Using Bioinformatics to Investigate the Spread of Disease – Video conferencing
A Victorian Challenge and Enrichment Series event for high ability students in Years 9 and 10
This program is only open to students in Victorian Government schools.
You may have heard that COVID-19 jumped the species barrier to infect humans. What does this mean? How is this possible? And can this happen in reverse? Discover the answers to these questions as you use bioinformatics to investigate infectious disease.
Many of the diseases that have plagued humankind are zoonotic diseases, those that cross the barrier from one animal species to another. AIDS, ebola, SARS, and now COVID-19 are all caused by viruses that originally infected other animals. Conversely, when a global pandemic occurs, humans relay the virus to a range of other potentially susceptible species. Research helps us to determine which animal species may be most susceptible so we can implement controls and reduce the risk to agricultural livestock, our beloved pets, and many endangered animal species.
Global surveillance and coordinated responses are integral to controlling zoonotic disease outbreaks and preventing fresh outbreaks in humans and in other animals. Scientists use a variety of bioinformatics tools to investigate the risks of zoonotic transmission. Bioinformatics refers to the digital storage, manipulation, and analysis of biological information, such as DNA and protein sequences. In this program, you will slip into the bioinformatician’s seat and use online digital tools to track the spread of coronavirus, investigate the interactions between viral and host proteins, and investigate the susceptibility of potential host animals to the coronavirus. You will evaluate the risk that an animal species of interest to you may contract COVID-19.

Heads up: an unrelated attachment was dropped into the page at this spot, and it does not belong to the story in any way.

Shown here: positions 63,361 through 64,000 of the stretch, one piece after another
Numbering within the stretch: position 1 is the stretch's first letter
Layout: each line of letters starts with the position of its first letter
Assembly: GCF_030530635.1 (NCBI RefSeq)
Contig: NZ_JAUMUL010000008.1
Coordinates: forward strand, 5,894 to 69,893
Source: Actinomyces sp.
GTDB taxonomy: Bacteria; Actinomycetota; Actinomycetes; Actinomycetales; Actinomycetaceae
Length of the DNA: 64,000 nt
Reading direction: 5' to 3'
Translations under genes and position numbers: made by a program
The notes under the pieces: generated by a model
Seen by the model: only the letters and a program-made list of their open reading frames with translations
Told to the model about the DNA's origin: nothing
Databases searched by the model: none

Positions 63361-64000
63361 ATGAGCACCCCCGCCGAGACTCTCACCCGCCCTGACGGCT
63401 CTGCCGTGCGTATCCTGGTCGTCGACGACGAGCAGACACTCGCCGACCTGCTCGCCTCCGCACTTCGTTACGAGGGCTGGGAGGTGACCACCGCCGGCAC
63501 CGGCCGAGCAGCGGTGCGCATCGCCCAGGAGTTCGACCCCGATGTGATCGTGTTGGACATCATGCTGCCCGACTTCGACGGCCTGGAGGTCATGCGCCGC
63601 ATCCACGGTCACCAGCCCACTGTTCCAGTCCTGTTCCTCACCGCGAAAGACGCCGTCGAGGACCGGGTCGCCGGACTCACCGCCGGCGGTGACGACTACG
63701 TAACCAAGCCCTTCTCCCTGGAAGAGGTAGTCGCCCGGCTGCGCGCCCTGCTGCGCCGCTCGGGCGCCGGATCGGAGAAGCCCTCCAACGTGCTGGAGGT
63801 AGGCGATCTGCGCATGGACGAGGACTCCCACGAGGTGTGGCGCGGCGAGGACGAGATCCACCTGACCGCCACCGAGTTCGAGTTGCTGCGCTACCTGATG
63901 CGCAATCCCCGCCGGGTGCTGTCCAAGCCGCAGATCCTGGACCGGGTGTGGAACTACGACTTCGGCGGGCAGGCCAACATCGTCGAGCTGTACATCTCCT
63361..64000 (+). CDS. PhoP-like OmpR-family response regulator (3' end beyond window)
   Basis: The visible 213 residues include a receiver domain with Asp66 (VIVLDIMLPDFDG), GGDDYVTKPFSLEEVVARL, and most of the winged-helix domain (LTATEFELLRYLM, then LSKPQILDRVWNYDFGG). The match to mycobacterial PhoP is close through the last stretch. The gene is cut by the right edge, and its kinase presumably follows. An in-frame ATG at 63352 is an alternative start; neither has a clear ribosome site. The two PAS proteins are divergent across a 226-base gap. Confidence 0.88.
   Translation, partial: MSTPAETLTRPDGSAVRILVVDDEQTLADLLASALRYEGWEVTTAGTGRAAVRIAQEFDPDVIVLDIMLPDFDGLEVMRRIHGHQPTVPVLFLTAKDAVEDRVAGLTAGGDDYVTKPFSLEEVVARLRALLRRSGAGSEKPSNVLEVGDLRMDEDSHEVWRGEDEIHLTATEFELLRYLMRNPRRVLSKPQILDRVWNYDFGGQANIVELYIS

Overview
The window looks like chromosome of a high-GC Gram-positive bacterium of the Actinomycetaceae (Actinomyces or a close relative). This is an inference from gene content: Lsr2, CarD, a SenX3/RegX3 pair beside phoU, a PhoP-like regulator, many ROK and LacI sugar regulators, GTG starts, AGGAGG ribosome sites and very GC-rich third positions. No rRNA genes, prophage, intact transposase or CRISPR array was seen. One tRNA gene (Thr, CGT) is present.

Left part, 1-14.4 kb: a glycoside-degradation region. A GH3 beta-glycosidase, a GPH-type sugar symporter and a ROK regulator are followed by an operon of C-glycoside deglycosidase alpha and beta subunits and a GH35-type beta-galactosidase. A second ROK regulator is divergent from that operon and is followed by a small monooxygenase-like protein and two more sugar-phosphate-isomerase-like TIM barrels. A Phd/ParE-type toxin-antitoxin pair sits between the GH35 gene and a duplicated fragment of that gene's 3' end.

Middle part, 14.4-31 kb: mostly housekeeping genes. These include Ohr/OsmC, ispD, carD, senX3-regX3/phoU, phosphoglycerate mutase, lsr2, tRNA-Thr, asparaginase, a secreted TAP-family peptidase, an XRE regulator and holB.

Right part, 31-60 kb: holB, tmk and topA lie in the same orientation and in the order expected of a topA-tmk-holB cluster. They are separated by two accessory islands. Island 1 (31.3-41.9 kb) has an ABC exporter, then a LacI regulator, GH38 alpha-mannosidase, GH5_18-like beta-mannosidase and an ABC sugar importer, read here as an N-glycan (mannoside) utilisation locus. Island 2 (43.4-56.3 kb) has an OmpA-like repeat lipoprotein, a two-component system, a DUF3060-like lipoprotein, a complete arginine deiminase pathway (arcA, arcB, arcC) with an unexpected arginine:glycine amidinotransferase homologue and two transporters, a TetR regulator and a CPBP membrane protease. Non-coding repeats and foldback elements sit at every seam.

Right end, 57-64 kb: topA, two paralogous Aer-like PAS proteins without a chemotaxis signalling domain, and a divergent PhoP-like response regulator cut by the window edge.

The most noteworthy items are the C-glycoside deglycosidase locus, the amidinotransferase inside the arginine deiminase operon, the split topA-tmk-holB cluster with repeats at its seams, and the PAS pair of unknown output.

Program duration: 2hrs
Program location: Video conferencing with GTAC
Term 1 - 17th, 22nd, 25th and 26th March 2021
Term 3 - 14th, 15th and 22nd July, 14th September 2021